Jason Wu Won't Be Letting the Fur Fly

Jason Wu Won't Be Letting the Fur Fly-photo

Jason Wu—who designed First Lady Michelle Obama's inaugural gown—is being praised by the Humane Society of the United States after postponing plans to launch a collection with Saga Furs, which was due to debut this fall, the Wall Street Journal reports.

Oddly, the postponement, which Wu announced earlier this week, seems to have little to do with any ideological shift he may have experienced. The 26-year-old designer said that he's setting the project aside in order to focus on his ready-to-wear pieces, which have received increased demand since inauguration day.

But that seems to be good enough for the Humane Society—for the time being, anyway.

"We are delighted that Jason Wu has put aside the cruelty of fur for now, and hope he will adopt a permanent fur-free policy," Sarah Perelstein, retail outreach coordinator for The Humane Society's fur-free campaign, announced. "Michelle Obama set the sartorial tone for the new administration by choosing to not wear fur at the inauguration, and it's wonderful to see Mr. Wu follow suit."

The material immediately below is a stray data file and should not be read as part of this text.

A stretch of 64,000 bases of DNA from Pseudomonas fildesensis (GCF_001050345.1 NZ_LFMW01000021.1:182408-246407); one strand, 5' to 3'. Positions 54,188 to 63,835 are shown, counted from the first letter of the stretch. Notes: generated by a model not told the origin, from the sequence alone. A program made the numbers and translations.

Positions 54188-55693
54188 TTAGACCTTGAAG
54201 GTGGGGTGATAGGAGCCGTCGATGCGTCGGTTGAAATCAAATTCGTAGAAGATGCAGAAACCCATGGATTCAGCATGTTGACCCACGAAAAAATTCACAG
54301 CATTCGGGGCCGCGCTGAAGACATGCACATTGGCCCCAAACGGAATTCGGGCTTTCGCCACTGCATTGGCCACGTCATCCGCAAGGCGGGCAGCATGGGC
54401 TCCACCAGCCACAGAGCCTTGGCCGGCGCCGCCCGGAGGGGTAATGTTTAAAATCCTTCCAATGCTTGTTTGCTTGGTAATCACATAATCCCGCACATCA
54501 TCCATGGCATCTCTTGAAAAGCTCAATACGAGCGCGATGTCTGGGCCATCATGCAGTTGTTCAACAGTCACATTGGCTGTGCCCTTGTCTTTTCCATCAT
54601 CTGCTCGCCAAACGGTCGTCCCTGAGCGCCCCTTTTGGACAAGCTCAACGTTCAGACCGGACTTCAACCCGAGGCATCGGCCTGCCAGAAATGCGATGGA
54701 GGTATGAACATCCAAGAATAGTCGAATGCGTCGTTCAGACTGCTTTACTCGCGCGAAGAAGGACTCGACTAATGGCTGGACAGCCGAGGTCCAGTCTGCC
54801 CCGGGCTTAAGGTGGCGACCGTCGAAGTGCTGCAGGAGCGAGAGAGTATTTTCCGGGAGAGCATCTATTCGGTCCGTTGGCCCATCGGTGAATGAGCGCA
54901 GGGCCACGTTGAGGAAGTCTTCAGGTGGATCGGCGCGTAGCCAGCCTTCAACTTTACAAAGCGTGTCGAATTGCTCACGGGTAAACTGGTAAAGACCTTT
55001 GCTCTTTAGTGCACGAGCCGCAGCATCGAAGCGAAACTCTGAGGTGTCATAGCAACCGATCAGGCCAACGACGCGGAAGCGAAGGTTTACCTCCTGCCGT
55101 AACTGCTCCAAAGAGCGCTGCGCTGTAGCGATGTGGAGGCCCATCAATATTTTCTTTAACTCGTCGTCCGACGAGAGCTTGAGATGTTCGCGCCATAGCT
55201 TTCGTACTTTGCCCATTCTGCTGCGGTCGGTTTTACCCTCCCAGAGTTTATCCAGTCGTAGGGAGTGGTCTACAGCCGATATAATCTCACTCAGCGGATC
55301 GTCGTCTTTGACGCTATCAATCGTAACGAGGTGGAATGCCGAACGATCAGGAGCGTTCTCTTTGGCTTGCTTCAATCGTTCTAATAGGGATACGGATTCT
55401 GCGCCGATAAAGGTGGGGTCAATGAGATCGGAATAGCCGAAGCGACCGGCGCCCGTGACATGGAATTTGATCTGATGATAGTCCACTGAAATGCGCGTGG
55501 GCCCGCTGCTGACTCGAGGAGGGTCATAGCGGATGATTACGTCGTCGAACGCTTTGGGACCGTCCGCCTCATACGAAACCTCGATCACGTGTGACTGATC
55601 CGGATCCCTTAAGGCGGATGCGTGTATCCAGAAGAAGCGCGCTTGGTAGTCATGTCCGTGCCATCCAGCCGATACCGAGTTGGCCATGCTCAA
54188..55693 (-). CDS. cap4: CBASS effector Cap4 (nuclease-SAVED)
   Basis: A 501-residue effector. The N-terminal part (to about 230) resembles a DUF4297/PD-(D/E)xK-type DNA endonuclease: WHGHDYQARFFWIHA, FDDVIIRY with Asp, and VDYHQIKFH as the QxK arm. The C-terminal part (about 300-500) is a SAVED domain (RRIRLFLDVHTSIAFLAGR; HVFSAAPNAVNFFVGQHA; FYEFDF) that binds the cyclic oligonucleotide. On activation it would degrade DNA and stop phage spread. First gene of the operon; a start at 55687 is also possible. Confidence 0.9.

Perelstein added that the Society is currently drafting a letter to Wu encouraging him to permanently abandon fur designs.

Have your say in the comments section: What do you think of fur fashion?

Discuss

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  • freja macarons
    freja macarons

    what makes mr wu's designs more credible since he designed michelle's dancing dress? That dress was the ugliest table cloth i have ever seen in my life. jason wu is a disgusting lemon, his face is just so punchable and i want to pluck his ugly filthy eyeballs out and stomp on them. stop drinking girlfriend, you look like a scrag, a tranny mess and an ugly piece of tranny doodie.

  • etbmfa
    etbmfa